Yangfan Xu’s journey into the world of music began in a household filled with classical melodies. Her father, a composer, and her mother, a soprano, instilled a love for music from an early age. However, only after her father’s passing when she was 13 would Yangfan discover her own passion for composing, a calling that would shape her life and lead to the New Jersey Symphony’s premiere of her work “Bya.”
For Yangfan, this first step of her musical journey is easy to recall. When she was a child, Yangfan did not remember being interested in music. That was what her parents did. One afternoon, everything shifted. “I was doing my own stuff in the living room and, all of a sudden, I heard this gorgeous music. I had never heard anything like it in my whole life.” Following the sounds, she went into her father’s studio and found him opening up his compositional notation software, Sibelius, from which the program’s starting music poured. “That's when I knew I wanted to do music,” Yangfan says.
After that, Yangfan dedicated herself to music. Her education began at the Central Conservatory of Music in China, where she studied musicology as a high school student. Eager for more, she moved across the world to obtain her bachelor’s degree in composition at the San Francisco Conservatory, followed by a master’s degree in composition from The Juilliard School.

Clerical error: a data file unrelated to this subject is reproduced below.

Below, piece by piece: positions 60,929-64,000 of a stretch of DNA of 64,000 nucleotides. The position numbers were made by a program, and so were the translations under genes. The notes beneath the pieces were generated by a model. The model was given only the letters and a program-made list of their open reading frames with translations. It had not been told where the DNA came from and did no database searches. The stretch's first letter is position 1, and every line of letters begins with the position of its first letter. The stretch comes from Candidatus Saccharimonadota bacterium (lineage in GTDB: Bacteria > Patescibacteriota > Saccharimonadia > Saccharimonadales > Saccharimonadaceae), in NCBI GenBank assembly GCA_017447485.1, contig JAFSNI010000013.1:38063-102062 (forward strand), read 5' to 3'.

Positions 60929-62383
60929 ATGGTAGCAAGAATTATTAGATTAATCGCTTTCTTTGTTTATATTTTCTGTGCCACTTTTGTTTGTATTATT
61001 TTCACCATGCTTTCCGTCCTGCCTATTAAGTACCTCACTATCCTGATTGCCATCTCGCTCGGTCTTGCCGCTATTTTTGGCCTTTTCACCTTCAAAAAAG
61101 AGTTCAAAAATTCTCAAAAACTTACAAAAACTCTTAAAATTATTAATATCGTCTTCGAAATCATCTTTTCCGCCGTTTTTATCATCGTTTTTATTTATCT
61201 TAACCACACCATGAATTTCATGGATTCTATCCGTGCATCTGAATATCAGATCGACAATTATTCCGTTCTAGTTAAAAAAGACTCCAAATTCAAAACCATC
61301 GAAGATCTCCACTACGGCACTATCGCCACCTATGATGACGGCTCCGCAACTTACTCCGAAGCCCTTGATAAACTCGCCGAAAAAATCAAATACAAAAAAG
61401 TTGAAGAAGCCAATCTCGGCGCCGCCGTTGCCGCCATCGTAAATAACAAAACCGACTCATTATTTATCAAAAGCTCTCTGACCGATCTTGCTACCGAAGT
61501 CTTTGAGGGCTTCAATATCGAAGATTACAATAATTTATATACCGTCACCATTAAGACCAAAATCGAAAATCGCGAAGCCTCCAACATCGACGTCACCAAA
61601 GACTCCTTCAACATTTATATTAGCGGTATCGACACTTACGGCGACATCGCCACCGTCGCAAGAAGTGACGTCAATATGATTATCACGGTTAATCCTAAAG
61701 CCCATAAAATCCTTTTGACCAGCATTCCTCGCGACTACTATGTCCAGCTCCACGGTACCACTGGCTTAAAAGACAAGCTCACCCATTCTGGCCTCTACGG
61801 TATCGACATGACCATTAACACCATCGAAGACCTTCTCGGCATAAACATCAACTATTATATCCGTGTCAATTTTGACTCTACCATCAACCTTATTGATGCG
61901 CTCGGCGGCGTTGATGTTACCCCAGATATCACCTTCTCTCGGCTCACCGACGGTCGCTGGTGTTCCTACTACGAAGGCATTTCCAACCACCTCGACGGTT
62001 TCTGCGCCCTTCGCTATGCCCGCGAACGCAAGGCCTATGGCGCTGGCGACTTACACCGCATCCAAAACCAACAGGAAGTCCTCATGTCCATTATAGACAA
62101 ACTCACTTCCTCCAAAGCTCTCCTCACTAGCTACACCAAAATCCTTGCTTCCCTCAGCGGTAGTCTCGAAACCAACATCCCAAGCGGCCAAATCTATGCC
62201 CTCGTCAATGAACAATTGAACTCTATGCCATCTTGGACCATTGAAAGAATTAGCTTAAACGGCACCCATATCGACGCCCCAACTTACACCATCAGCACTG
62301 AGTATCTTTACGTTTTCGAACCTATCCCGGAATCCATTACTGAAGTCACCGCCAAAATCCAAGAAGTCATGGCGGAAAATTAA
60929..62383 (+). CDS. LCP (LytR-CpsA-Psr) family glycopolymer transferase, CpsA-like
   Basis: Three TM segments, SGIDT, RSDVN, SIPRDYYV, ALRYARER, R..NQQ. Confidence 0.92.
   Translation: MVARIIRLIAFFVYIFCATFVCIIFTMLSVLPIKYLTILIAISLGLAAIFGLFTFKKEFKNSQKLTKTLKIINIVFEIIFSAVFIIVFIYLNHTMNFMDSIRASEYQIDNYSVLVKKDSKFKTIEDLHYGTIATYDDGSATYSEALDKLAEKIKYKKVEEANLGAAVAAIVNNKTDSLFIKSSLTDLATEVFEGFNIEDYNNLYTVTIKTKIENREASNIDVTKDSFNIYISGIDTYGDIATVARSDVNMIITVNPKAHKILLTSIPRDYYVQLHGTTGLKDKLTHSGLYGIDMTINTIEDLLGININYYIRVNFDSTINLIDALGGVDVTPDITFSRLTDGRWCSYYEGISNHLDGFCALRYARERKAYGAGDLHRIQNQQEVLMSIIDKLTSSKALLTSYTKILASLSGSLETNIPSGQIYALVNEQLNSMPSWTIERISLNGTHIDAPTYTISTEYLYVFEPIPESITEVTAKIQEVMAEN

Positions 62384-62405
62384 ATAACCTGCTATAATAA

Today, Yangfan Xu is a second-year Doctor of Musical Arts (DMA) candidate at New England Conservatory (NEC). Though only 25, she has already garnered prestigious awards, such as the Society for New Music’s 2021 Israel/Pellman Award and the 2021 New Juilliard Ensemble Composition Competition. Her culture-blending works have been performed by the likes of the Friction Quartet, Hausmann Quartet, and Ravel Virtual Studios.
But for Yangfan, music is more than just notes on a page; it's a canvas of colors, a bridge between cultures, and a celebration of life’s intricate tapestry. Her piece, “Bya,” a Tibetan word for “birds,” illustrates this fusion of culture and style, drawing inspiration from her transformative journey to Tibet in 2016.
“The music came to me when I got back from my trip,” she says about the composition process. “I was constantly thinking about writing this piece, but I never felt ready to start until the pandemic when we were all locked down and stayed home. That was when I started to have these recurring dreams.”
The composition’s three sections vividly capture the essence of her experience, from the initial shock of Tibet’s beauty to the meditative moments by Yamdrok Lake, where the trumpet mimics the ethereal calls of birds. The final segment delves into the Tibetan ritual known as the “sky funeral,” a personal theme for Yangfan that symbolizes the profound connection between humanity and nature.
Despite its weighty subject matter, “Bya” is infused with life, a hallmark of Yangfan’s musical identity. She says, “My music is almost always characterized by its energetic vitality.”